MEDIA

D.C. Attorney General's Office Will Complete David Gregory Investigation Over Gun Magazine

This video frame grab image provided by"Meet the Press" shows host David Gregory holding what he described as a high-capacity
This video frame grab image provided by"Meet the Press" shows host David Gregory holding what he described as a high-capacity ammunition magazine during Sunday's program. Washington police say they are investigating an incident in which Gregory displayed the magazine on "Meet the Press." Gun laws in the nation's capital generally restrict the possession of high-capacity magazines, regardless of whether the device is attached to a firearm. Gregory held up the magazine as a prop for Sunday's segment, apparently to make a point during an interview, even though D.C. police say NBC had already been advised not to use it in the show. (AP Photo/Meet the Press)

The Washington, D.C. police department has finished investigating David Gregory, and said the case is now in the hands of the District attorney general's office.

Gregory caused a stir in December when he held up what appeared to be a thirty-round gun magazine during his interview with the NRA's Wayne LaPierre on "Meet the Press." It is illegal to own or transfer high-capacity ammunition in D.C., and gun advocates have urged police to arrest Gregory over the display.

D.C. attorney general Irvin Nathan said on Wednesday that he hopes to have a decision on the case soon, Politico reported. "We have received the report of the investigation of MPD," he said. "That report is now with our line prosecutors. I’m expecting their recommendation shortly and then I will make the decision, and I hope I will make that decision this week."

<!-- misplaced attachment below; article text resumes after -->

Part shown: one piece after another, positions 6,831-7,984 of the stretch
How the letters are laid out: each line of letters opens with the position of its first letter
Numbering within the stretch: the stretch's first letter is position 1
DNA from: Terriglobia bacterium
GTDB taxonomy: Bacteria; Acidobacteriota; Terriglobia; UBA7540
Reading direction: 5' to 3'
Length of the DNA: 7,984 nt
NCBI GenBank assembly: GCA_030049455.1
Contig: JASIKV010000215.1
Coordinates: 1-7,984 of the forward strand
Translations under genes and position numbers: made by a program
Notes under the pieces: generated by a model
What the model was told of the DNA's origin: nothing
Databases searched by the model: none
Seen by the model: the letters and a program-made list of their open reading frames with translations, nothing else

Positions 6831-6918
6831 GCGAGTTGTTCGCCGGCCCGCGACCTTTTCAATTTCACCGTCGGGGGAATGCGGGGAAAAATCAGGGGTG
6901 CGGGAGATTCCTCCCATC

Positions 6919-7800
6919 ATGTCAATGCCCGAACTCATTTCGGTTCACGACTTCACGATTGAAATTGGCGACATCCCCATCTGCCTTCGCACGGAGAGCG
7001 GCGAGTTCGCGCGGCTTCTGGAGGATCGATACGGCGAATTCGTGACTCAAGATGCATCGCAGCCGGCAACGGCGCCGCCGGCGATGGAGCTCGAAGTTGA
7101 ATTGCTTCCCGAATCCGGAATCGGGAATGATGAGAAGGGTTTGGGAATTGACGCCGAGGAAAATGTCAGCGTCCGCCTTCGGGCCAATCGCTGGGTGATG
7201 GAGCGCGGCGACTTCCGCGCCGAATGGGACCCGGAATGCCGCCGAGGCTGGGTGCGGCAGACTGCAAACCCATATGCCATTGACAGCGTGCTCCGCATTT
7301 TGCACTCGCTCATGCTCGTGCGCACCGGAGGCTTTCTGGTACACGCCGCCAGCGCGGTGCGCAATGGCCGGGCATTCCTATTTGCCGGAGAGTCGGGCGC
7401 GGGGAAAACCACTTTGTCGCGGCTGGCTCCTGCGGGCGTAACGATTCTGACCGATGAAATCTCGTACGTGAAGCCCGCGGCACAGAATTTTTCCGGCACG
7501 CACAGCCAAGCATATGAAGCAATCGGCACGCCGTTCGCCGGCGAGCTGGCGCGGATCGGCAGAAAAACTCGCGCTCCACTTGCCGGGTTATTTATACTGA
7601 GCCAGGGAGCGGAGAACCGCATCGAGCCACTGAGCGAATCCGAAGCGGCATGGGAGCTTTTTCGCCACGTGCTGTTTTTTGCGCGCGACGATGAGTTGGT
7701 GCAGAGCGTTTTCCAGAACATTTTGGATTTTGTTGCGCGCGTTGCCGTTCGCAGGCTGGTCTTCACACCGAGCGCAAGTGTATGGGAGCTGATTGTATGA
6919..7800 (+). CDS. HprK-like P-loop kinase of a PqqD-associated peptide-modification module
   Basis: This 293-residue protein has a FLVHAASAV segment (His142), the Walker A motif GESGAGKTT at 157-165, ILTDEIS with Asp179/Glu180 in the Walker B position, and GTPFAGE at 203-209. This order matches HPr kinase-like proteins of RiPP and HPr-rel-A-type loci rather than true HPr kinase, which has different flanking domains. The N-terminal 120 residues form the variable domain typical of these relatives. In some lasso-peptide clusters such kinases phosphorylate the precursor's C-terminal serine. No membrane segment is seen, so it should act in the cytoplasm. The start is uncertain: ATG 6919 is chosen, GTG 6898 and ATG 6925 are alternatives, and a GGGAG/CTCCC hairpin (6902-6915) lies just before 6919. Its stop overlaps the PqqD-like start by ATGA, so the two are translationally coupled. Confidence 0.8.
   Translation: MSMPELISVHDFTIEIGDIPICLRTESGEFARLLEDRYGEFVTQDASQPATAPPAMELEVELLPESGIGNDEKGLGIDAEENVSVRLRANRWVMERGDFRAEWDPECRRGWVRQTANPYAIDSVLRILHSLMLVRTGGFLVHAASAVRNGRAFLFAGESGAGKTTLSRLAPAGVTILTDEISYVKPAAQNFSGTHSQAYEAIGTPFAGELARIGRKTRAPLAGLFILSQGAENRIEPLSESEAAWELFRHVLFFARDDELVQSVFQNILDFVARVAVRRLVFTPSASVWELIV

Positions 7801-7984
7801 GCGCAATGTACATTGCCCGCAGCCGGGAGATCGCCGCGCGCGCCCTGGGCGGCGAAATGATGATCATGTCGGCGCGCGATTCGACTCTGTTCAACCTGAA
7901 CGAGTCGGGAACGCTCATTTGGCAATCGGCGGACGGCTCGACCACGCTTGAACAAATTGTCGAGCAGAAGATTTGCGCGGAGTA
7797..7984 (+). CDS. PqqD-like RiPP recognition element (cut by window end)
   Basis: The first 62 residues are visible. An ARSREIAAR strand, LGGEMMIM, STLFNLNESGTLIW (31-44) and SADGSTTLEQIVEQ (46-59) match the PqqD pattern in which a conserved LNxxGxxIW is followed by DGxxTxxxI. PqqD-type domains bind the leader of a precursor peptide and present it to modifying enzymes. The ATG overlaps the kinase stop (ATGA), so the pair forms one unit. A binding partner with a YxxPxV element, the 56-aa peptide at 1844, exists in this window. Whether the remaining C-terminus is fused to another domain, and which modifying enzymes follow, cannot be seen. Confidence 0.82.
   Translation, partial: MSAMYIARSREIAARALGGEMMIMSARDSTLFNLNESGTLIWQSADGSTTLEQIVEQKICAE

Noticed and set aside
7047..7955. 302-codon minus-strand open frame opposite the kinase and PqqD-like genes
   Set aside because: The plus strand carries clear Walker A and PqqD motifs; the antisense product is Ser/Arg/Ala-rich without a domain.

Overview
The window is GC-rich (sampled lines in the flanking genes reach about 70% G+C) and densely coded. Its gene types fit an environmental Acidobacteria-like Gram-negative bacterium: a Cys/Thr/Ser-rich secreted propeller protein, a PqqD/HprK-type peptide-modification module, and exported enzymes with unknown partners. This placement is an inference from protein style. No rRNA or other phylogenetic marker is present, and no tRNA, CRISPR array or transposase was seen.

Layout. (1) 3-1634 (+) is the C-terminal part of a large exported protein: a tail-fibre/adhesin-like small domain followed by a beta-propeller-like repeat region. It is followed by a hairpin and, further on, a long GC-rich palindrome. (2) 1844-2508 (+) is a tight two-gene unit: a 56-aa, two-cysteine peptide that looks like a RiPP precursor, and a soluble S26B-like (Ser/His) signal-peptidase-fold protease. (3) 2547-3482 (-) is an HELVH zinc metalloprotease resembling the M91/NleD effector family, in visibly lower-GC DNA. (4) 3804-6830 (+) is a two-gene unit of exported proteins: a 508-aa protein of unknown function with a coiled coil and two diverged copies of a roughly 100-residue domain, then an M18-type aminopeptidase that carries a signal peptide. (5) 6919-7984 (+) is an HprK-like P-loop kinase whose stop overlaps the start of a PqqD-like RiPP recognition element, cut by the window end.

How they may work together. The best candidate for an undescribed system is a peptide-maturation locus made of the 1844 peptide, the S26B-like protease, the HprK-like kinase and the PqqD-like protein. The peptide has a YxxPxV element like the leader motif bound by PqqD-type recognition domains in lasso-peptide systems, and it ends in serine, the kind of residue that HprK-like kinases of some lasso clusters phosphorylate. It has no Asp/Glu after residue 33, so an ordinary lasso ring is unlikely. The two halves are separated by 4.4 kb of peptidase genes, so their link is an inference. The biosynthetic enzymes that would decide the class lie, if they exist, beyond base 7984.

The Washington Post reported the close of the police department's investigation on Tuesday. A spokeswoman for Metropolitan Police Chief Cathy L. Lanier wrote in an email that the department has “completed the investigation into this matter, and the case has been presented to the OAG for a determination of the prosecutorial merit of the case.”

NBC reportedly sought permission to show the gun magazine on-air before the segment. The D.C. police department confirmed that the network had asked if the display was permissible, and denied the request. However, it was also reported that NBC asked the Federal Bureau of Alcohol, Tobacco, Firearms and Explosives, and was told that it could show the gun magazine.

The story has taken several twists and turns since late December. There is a White House petition calling for Gregory's arrest, which has now reached almost 18,000 signatures.

Meanwhile, NRA president David Keene has said that he does not believe Gregory should be prosecuted. "I really think what David Gregory did while he was inadvertently flouting the law was illustrating in a very graphic way, perhaps not intentionally, but in a graphic way just how silly some of these laws are," Keene said.

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